Art is Never Finished, Only Abandoned

NOV 8, 2020
Calling him a polymath is an understatement. I am still reading through the biography by Walter Isaacson.

Calling him my biggest inspiration is an understatement. That quote above defines how I perceive my work.

This is what I intend to learn from him over the remaining course of my life:

Let people say what they want to say, do what you believe needs to be done. Most limits we see or feel are only in our minds. If a person could be a sculptor, botanist, biologist, cartographer, painter, poet, writer, engineer, mathematician, geologist and more in just one lifetime, 500 years ago, you can be too. We just need to put in the work.

Work pays off, but you need to do a lot of it. Practice truly makes perfect, especially practice done to develop your craft. We have it easy if what we are solving, has been solved before. Imagine solving something for the first time in human history.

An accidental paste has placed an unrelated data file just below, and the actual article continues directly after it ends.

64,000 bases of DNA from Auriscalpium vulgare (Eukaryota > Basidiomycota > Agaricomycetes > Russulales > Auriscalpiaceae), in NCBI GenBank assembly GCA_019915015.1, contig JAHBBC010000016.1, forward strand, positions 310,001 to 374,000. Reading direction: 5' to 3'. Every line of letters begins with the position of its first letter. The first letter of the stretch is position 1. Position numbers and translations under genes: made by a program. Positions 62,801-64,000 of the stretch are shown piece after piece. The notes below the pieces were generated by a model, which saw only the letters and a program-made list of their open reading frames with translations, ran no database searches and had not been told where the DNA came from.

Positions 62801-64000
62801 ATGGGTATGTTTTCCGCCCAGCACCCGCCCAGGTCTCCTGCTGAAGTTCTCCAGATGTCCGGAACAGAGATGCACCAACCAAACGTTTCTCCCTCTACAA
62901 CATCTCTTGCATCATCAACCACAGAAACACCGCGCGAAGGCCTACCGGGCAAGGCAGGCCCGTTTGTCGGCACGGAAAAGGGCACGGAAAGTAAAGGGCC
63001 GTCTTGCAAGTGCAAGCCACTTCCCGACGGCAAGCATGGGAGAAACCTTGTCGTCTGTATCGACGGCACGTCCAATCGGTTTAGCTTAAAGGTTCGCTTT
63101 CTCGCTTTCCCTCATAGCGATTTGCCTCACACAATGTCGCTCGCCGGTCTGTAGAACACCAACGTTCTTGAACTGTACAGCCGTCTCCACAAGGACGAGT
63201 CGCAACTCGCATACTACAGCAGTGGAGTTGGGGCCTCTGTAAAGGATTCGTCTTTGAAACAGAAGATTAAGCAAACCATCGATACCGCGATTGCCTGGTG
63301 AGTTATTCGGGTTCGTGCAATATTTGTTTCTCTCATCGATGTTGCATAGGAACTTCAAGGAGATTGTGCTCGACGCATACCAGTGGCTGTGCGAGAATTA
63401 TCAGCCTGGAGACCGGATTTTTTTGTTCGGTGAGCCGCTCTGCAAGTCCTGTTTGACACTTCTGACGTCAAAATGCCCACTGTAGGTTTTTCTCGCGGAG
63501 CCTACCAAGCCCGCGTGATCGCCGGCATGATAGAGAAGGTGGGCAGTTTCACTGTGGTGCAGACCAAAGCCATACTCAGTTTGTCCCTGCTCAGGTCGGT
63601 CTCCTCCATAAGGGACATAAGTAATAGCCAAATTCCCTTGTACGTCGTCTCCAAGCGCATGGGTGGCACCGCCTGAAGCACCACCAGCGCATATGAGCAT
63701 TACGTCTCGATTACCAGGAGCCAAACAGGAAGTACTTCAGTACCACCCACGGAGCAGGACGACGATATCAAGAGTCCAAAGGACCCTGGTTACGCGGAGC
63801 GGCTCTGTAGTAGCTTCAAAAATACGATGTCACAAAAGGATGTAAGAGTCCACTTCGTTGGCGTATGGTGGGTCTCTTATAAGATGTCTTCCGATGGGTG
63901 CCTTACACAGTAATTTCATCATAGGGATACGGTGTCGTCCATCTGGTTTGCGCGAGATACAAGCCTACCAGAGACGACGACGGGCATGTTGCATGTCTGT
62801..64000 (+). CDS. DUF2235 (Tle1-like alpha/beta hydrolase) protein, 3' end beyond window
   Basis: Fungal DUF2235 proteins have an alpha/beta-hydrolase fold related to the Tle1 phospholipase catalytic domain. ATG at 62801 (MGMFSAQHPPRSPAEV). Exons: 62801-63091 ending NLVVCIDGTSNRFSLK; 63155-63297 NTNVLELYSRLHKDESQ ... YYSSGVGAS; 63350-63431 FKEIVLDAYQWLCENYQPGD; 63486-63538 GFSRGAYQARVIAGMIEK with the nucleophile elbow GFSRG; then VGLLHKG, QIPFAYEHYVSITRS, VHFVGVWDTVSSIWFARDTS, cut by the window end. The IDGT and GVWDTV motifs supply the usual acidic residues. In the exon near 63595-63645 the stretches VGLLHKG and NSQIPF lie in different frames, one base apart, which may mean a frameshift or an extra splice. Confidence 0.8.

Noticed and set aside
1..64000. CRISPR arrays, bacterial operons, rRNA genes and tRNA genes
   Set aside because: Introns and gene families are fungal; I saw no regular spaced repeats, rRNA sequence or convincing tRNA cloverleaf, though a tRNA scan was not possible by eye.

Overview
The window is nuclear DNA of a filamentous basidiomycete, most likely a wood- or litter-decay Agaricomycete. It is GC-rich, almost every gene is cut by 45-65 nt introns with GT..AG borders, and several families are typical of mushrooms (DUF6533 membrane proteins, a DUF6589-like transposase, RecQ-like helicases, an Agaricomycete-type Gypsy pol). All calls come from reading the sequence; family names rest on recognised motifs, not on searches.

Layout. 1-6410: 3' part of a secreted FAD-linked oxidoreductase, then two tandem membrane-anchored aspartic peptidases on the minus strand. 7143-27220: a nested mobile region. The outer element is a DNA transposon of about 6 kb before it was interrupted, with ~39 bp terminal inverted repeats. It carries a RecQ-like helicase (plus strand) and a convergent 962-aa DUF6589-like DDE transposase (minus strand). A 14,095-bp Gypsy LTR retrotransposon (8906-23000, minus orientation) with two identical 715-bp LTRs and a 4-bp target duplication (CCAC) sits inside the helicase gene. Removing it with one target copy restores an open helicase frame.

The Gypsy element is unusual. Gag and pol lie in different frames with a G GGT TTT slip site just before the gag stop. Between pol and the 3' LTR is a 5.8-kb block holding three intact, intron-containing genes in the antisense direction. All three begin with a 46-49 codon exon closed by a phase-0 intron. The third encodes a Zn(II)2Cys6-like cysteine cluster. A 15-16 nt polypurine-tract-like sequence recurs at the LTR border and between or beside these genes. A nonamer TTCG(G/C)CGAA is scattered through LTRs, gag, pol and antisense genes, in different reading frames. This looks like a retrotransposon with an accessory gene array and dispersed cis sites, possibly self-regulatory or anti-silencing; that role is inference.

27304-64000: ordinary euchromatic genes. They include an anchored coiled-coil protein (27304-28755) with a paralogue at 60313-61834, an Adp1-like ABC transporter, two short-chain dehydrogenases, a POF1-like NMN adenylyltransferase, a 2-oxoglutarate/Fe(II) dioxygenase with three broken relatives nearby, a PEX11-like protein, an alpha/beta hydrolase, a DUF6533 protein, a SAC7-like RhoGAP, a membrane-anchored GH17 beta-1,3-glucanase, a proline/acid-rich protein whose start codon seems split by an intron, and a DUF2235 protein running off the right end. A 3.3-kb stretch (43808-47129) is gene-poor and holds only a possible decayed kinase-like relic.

Work is never done. It’s a slow realization, but it’s changing how I think about my work,  my life, my art, and my peace. It is perpetually a work in progress. I design day in and day out. I am never fully satisfied with my work. I know it can always be made better. However, I have learned to ‘abandon’ it where it fulfils its purpose, and also satisfies my ego. I am getting better at detaching myself from both.